Addresses all FWSU Action Plan Targets:
- Proficiency-Based, Personalized Learning
- Distributed Leadership and Student Agency
- Safe, Equitable, Healthy, Flexible Learning Environments
- Engaged Partners: Parents and Community
This past December, all students in grades K-4 had the opportunity to participate in National Computer Science Education week. This annual week is devoted to inspiring students to take an interest in computer coding. Simply put, coding is a way to communicate with a computer and give it directions. Each year that we participate in this event, we notice high levels of engagement and students asking for more.
While coding is fun, it is also educational so it is easy to say yes to more coding! Coding helps to develop many 21st century skills including critical thinking, problem-solving, communication, and creativity.
As an introduction to coding, all students began with unplugged coding activities (using paper and pencil) to work on their communication skills. Our younger students focused on providing specific directional codes, such as left, right, up and down, to make an object move along a given path. Through the activities, they learned that vague language such as, “go that way” was not clear communication in coding, thus the object wouldn’t move. The older students used code to give their classmates both directional and dance codes to follow. It was quite fun watching the students try to follow the dance moves that they were given!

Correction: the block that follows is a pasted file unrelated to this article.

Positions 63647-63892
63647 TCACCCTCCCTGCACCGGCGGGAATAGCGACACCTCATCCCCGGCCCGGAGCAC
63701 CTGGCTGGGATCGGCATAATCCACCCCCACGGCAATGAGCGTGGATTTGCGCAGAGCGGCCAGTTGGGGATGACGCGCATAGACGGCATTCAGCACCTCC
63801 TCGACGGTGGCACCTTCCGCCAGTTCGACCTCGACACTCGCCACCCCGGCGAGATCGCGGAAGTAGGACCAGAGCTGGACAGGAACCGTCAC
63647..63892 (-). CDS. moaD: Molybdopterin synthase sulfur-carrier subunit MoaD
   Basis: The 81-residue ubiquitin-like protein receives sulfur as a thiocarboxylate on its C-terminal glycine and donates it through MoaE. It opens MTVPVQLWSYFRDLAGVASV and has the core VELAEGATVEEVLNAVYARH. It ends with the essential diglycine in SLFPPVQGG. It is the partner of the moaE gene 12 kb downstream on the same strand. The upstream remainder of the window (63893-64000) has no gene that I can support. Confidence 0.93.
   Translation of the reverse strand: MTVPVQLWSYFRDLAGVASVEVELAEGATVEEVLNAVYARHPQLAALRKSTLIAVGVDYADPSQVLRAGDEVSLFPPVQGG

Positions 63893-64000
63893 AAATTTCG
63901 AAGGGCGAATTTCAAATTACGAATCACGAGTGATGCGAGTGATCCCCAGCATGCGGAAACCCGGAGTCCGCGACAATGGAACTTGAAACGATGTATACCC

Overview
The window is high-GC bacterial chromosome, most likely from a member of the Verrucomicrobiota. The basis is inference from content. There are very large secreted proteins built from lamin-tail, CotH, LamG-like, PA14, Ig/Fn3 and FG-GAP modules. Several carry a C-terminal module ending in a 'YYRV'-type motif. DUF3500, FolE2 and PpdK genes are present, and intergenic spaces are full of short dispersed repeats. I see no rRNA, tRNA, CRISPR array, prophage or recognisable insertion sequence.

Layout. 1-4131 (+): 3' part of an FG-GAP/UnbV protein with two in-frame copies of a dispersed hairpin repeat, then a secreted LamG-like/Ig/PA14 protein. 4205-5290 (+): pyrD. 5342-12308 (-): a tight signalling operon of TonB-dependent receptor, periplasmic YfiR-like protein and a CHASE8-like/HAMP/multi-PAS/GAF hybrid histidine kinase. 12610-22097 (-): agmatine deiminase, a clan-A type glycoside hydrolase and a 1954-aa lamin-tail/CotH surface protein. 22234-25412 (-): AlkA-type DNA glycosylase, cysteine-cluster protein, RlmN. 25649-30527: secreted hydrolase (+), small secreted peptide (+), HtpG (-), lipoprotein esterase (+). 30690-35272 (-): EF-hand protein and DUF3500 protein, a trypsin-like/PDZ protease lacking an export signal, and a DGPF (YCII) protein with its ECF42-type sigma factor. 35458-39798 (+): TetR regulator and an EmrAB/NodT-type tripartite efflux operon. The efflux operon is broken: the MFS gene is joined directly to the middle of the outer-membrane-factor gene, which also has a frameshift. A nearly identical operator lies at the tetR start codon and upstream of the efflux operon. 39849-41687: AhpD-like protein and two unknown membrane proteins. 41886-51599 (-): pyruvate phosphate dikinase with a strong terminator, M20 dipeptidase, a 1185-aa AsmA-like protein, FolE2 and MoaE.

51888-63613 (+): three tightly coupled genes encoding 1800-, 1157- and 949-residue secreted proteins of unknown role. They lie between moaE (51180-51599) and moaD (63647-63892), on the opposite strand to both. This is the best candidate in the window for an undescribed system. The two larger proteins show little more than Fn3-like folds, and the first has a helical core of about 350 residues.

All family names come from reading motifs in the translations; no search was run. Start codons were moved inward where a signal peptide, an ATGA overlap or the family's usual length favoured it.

Next, students then moved to coding on their iPad to work on their critical thinking and problem solving skills. Using the software, Code Monkey, students had to figure out how to direct characters to accomplish certain goals in the fewest moves possible and were rewarded with a dancing cartoon monkey when they were successful. Students also coded in Scratch Jr. and had to create a scene and figure out different codes to make their characters move, jump, fly, and turn invisible.
Lastly, students had the opportunity to be creative and code different robotic devices. One of the students’ favorite robotic devices is the Ozobots. These golf-ball size robots follow lines and read color codes. Students experimented with different color codes for the Ozobots and sent them traveling along drawn paths going turbo speed and doing tornadoes and zigzags. A new robot, Dash, was also introduced and the students were able to explore sequence coding with them. The students learned how to make Dash spin, change colors, and talk all in a single sequence of directions.
Coding is important for all students to learn, not only because of the many different skills it teaches and reinforces, but also because our students are surrounded by technology in every facet of life. By understanding the basics of coding, students are able to better understand the technology that they are using. As we move through the remainder of the school year, we look forward to integrating more coding opportunities into classroom content to increase engagement and strengthen these valuable and necessary 21st century skills for our students’ future.